The more you think about what it takes to make better decisions, the more you realise it can require a huge range of disciplines from psychology to data science to user experience. Having worked in data science on anomaly detection, business analysis on root cause analysis and enterprise data architecture on enabling information to be a better asset; much of that experience can be summarised as helping clients make better decisions.
Bernard Marr concludes that there are three ways a business can get value from data: use it to make better decisions, use it to improve operational efficiency, or monetise the data itself by selling it or the insights it creates. My interest has always been with the first.
After 17 races across the USA and Canada, involving over 30 drivers in cars going over 200mph, the NTT Indycar championship concluded in September. During the race weekend, each team had to make decisions about which tyres to use, how much fuel to start the race with, how many pit stops were needed, how much downforce from the wings would be required for that particular track, what improvements to the car were needed after qualifying.
The significance of a wrong decision, or even a late decision, can determine the race outcome. A good example was happening on the other side of the world; I was at the spectacular Formula 1 Grand Prix in Singapore on Sunday, September 22, where Ferrari earned an unexpected first and second place on the podium due to pitting earlier than Mercedes.
To support such decision making, there are different technological implementations that can help. At the Laguna Seca race track at the weekend, the Chip Ganassi team supported by NTT DATA were relying on their Race Strategists, Mike Hull and Barry Wanser, to decide when to pit their drivers. A huge amount of data is made available to them to support this decision but there are many different ways to exploit it.
One technological option is a ‘black-box’ machine learning model which learns from previous races on how quickly tyres degrade based on track temperature, driver style, circuit layout etc. and suggests to the race strategist (perhaps through a natural language bot) which laps the drivers should pit on.
The model would need to be complex enough to adapt to real time event data during the race (such as when other teams are pitting). In this case, the decision making would be quick but opaque.
On the other hand, a simple screen showing a table of all driver times and tyre choices could help race strategists make the decisions themselves based on their experience and instinct. However, this relies on the ‘humans in-the-loop’ to compute a vast amount of data which may lead to errors or simply take too long.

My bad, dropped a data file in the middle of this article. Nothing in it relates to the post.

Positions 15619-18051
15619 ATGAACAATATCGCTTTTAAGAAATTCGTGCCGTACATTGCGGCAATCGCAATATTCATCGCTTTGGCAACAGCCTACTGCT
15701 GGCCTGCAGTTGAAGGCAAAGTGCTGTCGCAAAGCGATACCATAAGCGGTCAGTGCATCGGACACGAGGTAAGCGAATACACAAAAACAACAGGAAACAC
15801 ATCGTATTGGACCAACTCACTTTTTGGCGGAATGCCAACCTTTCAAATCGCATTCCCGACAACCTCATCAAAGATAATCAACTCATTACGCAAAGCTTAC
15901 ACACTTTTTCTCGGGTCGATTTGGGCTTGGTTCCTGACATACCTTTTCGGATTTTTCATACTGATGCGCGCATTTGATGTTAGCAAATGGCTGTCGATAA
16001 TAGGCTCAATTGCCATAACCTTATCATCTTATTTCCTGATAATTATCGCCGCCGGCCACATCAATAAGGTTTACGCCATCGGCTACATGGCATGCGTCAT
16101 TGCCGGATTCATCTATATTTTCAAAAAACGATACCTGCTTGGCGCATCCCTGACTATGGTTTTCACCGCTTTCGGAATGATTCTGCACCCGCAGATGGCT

Ultimately, the right solution requires consideration of the user experience for the precise way that Mike Hull and Barry Wanser make decisions. This allows appropriate data visualisations to be developed which cater for the amount of detail that they would like to see. We all make decisions in different ways.
I was struck when reading about the various factors that can affect them like being hungry or leaning to your left hand side!). We all suffer from biases. Although not fully understood, we all use a blend of gut feelings and emotions as well as logic and reason when making decisions, and this varies from individual to individual.
Therefore, we need to consider psychology too when implementing technology. For team Chip Ganassi, we need to examine end user perspectives in addition to their biases so that we augment together the best of human intelligence with the best of artificial intelligence.
It is important therefore not to consider data science as an isolated discipline even if it requires some very specialist skills. Rather, data scientists should collaboratively support the business’s overall goal with whatever decision needs to be made.
To do this, experts in customer experience are needed to create intuitive designs, data visualisation experts are needed to create actionable intelligence from data, whilst business consultants and analysts are needed to get to where the real problem and value lies through quantitative analysis and ethnographic studies.
Making better decisions is a complex task and requires a much broader perspective than we often give it. But many of our clients are finding that it is worth it whether or not a world championship is on the line.
To find out more, visit uk.nttdata.com/Impact
Cooper, B. B. 8 Things You Don’t Know Are Affecting Our Choices Every Day: The Science of Decision Making. Retrieved from https://open.buffer.com/decision-making/ Marr, B. (2017).
Data Strategy: How to Profit from a World of Big Data, Analytics and the Internet of Things Bernard Marr.